ACLU Investigating Ban on Reading Materials Ordered by Flint Mayor

September 23, 2004

Flint, MI — The American Civil Liberties Union is investigating a complaint filed on behalf of city employees after the mayor issued an executive order banning the storage, possession, or reading of newspapers, magazines, and other reading materials unrelated to city business. A ban of this kind violates the First Amendment rights of city employees and those who disseminate constitutionally protected reading materials.

The complaint was made after Mayor Don Williamson had a Flint Journal carrier arrested this week for failing to disclose the names of subscribers to the Flint Journal at city offices. The mayor had previously called for a boycott of the Flint Journal shortly after his election last year. 

“We are concerned whenever a governmental agency bans the reading of constitutionally protected material,” said Gregory T. Gibbs, Chair of the Greater Flint ACLU branch.  “It has long been the law of this land that government employees do not lose their constitutional right to free speech at the workplace door.”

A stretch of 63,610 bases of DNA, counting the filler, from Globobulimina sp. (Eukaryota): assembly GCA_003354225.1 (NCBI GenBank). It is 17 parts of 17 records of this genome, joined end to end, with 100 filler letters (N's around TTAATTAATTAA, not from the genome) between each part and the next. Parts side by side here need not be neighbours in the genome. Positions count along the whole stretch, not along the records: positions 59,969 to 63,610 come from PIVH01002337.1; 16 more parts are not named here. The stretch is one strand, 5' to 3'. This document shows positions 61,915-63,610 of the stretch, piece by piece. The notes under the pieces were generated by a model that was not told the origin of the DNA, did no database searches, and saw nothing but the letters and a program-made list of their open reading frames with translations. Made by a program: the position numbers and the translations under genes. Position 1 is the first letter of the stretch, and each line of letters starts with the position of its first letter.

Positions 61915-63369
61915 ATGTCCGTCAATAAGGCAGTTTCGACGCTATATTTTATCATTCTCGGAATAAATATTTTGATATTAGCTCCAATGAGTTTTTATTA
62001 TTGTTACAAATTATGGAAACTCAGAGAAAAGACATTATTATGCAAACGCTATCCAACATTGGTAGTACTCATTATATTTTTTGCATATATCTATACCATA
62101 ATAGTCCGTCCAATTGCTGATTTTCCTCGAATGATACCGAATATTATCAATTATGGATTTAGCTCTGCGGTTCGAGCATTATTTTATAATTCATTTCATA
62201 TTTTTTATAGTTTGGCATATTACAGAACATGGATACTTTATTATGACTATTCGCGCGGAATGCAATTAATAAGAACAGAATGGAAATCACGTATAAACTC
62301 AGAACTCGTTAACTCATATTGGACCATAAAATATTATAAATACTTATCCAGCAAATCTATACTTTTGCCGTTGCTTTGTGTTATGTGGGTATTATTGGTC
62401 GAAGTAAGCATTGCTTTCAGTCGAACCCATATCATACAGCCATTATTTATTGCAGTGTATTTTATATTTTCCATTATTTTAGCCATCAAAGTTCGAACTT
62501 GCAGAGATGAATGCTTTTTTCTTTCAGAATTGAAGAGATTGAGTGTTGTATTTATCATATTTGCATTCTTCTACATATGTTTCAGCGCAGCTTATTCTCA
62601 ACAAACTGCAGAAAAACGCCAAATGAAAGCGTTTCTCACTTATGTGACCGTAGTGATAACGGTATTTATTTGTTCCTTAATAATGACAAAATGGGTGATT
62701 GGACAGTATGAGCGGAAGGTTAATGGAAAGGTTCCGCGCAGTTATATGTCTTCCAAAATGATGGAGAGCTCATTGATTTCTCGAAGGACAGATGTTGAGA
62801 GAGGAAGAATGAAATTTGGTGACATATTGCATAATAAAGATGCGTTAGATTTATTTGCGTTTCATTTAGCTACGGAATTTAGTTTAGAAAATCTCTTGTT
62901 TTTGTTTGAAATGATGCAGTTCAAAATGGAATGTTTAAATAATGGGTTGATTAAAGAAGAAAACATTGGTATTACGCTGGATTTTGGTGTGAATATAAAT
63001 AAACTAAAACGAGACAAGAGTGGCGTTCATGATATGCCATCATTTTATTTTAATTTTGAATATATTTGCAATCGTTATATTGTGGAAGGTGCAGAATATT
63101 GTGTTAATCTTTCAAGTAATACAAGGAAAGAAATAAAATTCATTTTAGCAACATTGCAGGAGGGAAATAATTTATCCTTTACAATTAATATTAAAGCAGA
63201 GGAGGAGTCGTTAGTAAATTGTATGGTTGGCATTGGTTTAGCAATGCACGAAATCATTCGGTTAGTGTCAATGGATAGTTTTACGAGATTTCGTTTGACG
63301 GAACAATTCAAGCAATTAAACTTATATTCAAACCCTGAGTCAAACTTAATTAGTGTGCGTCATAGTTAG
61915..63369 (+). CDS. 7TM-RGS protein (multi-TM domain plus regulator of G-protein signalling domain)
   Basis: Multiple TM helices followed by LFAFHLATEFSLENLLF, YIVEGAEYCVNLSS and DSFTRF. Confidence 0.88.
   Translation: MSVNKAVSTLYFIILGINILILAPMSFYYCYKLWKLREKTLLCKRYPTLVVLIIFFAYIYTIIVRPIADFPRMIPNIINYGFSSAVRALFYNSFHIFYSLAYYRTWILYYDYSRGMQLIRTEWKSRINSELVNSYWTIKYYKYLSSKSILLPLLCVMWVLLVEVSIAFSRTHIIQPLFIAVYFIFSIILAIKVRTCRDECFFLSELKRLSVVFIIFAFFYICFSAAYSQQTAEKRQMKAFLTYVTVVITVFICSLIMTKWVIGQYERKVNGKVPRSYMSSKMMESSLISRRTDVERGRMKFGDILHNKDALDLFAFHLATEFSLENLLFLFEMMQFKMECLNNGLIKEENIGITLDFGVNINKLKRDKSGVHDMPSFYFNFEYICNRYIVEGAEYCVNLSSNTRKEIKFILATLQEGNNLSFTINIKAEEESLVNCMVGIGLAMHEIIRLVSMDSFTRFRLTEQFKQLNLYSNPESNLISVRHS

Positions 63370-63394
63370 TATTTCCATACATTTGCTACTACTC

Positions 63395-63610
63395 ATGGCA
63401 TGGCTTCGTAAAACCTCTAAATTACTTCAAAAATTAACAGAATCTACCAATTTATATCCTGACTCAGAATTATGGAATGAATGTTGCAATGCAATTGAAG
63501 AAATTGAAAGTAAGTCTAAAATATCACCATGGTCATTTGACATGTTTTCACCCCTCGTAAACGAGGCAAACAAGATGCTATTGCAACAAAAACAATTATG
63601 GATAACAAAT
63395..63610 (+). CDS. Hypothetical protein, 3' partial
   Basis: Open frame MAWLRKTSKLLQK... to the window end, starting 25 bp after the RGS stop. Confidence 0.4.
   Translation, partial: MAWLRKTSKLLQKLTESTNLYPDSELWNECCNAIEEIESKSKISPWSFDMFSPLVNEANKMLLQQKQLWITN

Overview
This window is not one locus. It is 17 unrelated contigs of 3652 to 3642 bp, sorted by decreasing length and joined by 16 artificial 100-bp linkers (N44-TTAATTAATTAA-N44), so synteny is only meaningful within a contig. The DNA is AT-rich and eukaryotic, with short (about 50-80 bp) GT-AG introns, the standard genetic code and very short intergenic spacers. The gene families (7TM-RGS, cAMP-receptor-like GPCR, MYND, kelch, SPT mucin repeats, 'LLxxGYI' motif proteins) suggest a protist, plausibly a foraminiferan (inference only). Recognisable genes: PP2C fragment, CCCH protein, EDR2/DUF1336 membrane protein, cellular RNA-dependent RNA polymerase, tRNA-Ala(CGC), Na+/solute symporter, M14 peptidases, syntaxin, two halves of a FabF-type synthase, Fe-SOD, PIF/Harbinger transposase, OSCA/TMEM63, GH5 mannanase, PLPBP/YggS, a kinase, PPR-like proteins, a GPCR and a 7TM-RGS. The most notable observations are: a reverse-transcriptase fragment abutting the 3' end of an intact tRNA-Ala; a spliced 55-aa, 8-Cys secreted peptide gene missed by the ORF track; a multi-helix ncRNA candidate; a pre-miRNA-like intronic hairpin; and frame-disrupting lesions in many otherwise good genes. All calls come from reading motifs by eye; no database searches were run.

According to the ACLU, the language of the order could be used to justify selective enforcement. For example, although the language allows city employees to read newspapers, magazines, and other reading materials related to city business while at work, the Mayor may find that reading a newspaper article critical of Mr. Williamson in his capacity as mayor is a violation of his executive order even though it concerns “city business.”

“A government entity has the power to regulate what its employee does while working, the courts have not extended that power to allow government to absolutely censor all protected reading material,” Gibbs added. “This order crosses the line.”

Employees or distributors of reading material who believe their rights have been violated by this executive order may contact the American Civil Liberties Union of Michigan or the Greater Flint Branch for assistance.

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